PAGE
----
The participation of youth and women also make Shahbagh unique. The protests’ female factor- students, wives, working professionals, activists, and mothers with their children all gave their voice to the Shahbag protests.

I find this electrifying. Although Bangladeshi women play a huge role in our country’s government and civil society, they also played a huge role in the 1971 Liberation War, not only as fighters and supporters of the war, but as the people who perhaps paid the greatest price as Bangladesh seceded from then West Pakistan.

“What revolution worth anything did not have gender nestled in its beating heart?” Image Credit: BD News

Many academics state that the first time rape was consciously applied as a weapon of war was during the Bangladesh War of Independence, and although the official numbers of the women raped are 200-250,000 many experts put that number closer to 400,000 women and girls who were raped, mass-raped, imprisoned for months in notorious rape-camps.

It is only fitting that today, almost forty-three years after Independence, that the mothers, daughters and sisters of our martyrs make sure the memory and spirit of those who freed Bangladesh is honored. They are organizing in the streets with their children, because at the end of the day, as Egyptian feminist author Mona Eltahawy states, what revolution worth anything did not have “gender nestled in its beating heart”?

Will Shahbagh succeed or will it fade? Will it bloom like the water lotus, or wither with time? One thing is for sure, the nation’s largest movement in twenty years has already changed the political landscape of Bangladesh forever.

*This post of mine was also published in Forbes Woman.


  1. আমরা একটা যুদ্ধে আছি, যুদ্ধে অস্ত্র দরকার। সামনে নির্বাচন, সুযোগ পেলেই ধর্মদস্যুরা বাংলাদেশকে পাকিস্তান বানিয়ে ফেলবে। একটা অস্ত্র আছে যা জামাতের মৃত্যুবাণ, ওই আঘাত ঠেকানোর ক্ষমতা ওদের নেই। এটা একটা আকর্ষণীয় বাংলা রোম্যান্টিক মুভি, জামাতের দলিল দিয়ে ঠাসা। দেখলে বুঝবেন কেন এশিয়া-ইউরোপ-আমেরিকা-ক্যানাডার ৫টি দেশের ১৪টি জামাত-বিরোধী ইসলামী সংগঠন এটাকে লিখিতভাবে সমর্থন করেছে, কেন জামাত-বিরোধী ইসলামিক সংগঠন ক্যানাডা’র টরন্টো, আমেরিকার ডালাস ও লন্ডনের অক্সফোর্ড বিশ্ববিদ্যালয় ক্যাম্পাসে এটা প্রদর্শন করেছে, কেন আন্তর্জাতিক নারী সংগঠন এটাকে অনেক দেশে দেশে দেখানোর প্ল্যান করছে। ইসলামকে ওরা কি ভয়ানকভাবে বিক্রিত ও বিকৃত করেছে তার দলিল দেখুন। এই অস্ত্র বিনামূল্যে সংগ্রহ করে জামাতকে মরণ-আঘাত করুন, আপনার এলাকা জামাত-মুক্ত করুন। এমন যেন না হয় যে অস্ত্র আছে কিন্তু আমরা সেটা ব্যবহার করলাম না এবং পরাজিত হলাম। ফোন, ঢাকায় (1) ডক্টর ইমরান:- 0171 132 3341 (2) Azizur Rahman, প্রেসিডেন্ট, প্রজন্ম একাত্তর – 0171 163 8638 (3) চিটাগং-এ ইশতিয়াক:- 0171 551 2211.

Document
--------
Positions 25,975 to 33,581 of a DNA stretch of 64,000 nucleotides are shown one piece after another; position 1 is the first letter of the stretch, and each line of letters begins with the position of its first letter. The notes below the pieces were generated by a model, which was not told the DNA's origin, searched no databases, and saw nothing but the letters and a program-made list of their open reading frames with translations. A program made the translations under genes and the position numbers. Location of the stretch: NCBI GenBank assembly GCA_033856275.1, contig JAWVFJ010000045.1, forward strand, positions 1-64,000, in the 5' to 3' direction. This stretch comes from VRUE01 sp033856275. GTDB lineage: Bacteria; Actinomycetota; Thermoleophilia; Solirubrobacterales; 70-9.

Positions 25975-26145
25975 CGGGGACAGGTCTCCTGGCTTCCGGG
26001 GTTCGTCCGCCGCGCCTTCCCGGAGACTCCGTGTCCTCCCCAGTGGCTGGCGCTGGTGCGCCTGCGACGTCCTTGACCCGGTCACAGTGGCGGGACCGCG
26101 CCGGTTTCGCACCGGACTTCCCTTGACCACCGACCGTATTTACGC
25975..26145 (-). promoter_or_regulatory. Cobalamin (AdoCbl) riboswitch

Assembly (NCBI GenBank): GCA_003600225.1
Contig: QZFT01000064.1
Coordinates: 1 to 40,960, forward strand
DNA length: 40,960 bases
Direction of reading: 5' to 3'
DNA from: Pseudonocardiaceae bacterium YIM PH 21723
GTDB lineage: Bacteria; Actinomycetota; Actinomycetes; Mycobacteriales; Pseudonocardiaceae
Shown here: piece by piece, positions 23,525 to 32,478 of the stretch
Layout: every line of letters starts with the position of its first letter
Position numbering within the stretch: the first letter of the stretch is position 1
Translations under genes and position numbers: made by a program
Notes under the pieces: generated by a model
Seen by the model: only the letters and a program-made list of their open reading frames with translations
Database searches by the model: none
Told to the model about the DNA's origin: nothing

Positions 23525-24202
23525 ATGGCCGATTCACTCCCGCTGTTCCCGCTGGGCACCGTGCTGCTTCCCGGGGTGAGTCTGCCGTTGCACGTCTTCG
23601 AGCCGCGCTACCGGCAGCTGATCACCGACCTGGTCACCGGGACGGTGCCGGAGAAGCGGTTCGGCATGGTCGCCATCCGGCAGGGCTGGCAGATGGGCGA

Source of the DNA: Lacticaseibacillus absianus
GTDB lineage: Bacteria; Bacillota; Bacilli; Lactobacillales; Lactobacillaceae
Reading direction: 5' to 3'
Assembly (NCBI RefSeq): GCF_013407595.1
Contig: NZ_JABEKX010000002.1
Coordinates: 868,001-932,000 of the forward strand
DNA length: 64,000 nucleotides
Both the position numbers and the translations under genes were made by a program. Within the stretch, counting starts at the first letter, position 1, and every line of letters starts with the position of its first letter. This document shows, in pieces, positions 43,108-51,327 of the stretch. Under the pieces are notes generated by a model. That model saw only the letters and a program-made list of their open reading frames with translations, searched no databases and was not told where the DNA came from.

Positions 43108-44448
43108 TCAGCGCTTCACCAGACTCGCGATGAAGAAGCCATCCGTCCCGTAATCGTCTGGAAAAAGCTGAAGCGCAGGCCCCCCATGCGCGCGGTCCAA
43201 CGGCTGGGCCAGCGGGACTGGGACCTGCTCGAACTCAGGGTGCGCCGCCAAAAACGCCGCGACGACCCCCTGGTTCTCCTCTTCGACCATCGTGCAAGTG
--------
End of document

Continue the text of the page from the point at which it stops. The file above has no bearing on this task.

যাঁরা বিদেশে আছেন এটা দেখুন ও চারিদিকে ছড়িয়ে দিন। শুভেচ্ছা –


    Hasan Mahmud

  2. thank u Anushey frm the core of my heart, for ur article ‘the female factor..’…. i was stunned to see Al jazeera coverage on shahbag protest on the 8th day of ongoing solidarity for justice. they’ve already decided not to learn bout the real fact and continue serve with biased coverage… international media reports needs to be based on real fact for the sake of a brighter image of bangladesh, can u suggest anything we cud do right now to make the international media feed the real fact relating to shahbag issue. thnks again ..

  3. দাবি একটাই…
    ফাসি চাই, ফাসি চাই ..রাজাকারের ফাসি চাই|

    জয় বাংলা জয় বাংলা জয় বাংলা !!!

  4. I saw the Al Jazeera coverage too. Felt really hearbroken and out of faith. It is now clear both western and islamic fundamentalist media have their own political agenda and alignment, no body’s interested to potray the truth on what is really going on in Shahbag and what is that the common people of Bangladesh really feel or want, which is way beyond politics and anarchy. Thanks a lot Anushay for shedding some lights which is closer to the truth. We need to put our trust on somebody to make our voice heard in the international media without distorting or hiding the facts, and you gained our trust. I would also urge you to write your comments on a recent post in the human rights watch website, wrongly interpreted the cause of Shahbag movement. Make me wonder if human rights watch is also a political organization?

    Also please watch the video. Where was human rights watch during 1971?!/photo.php?v=605912082759620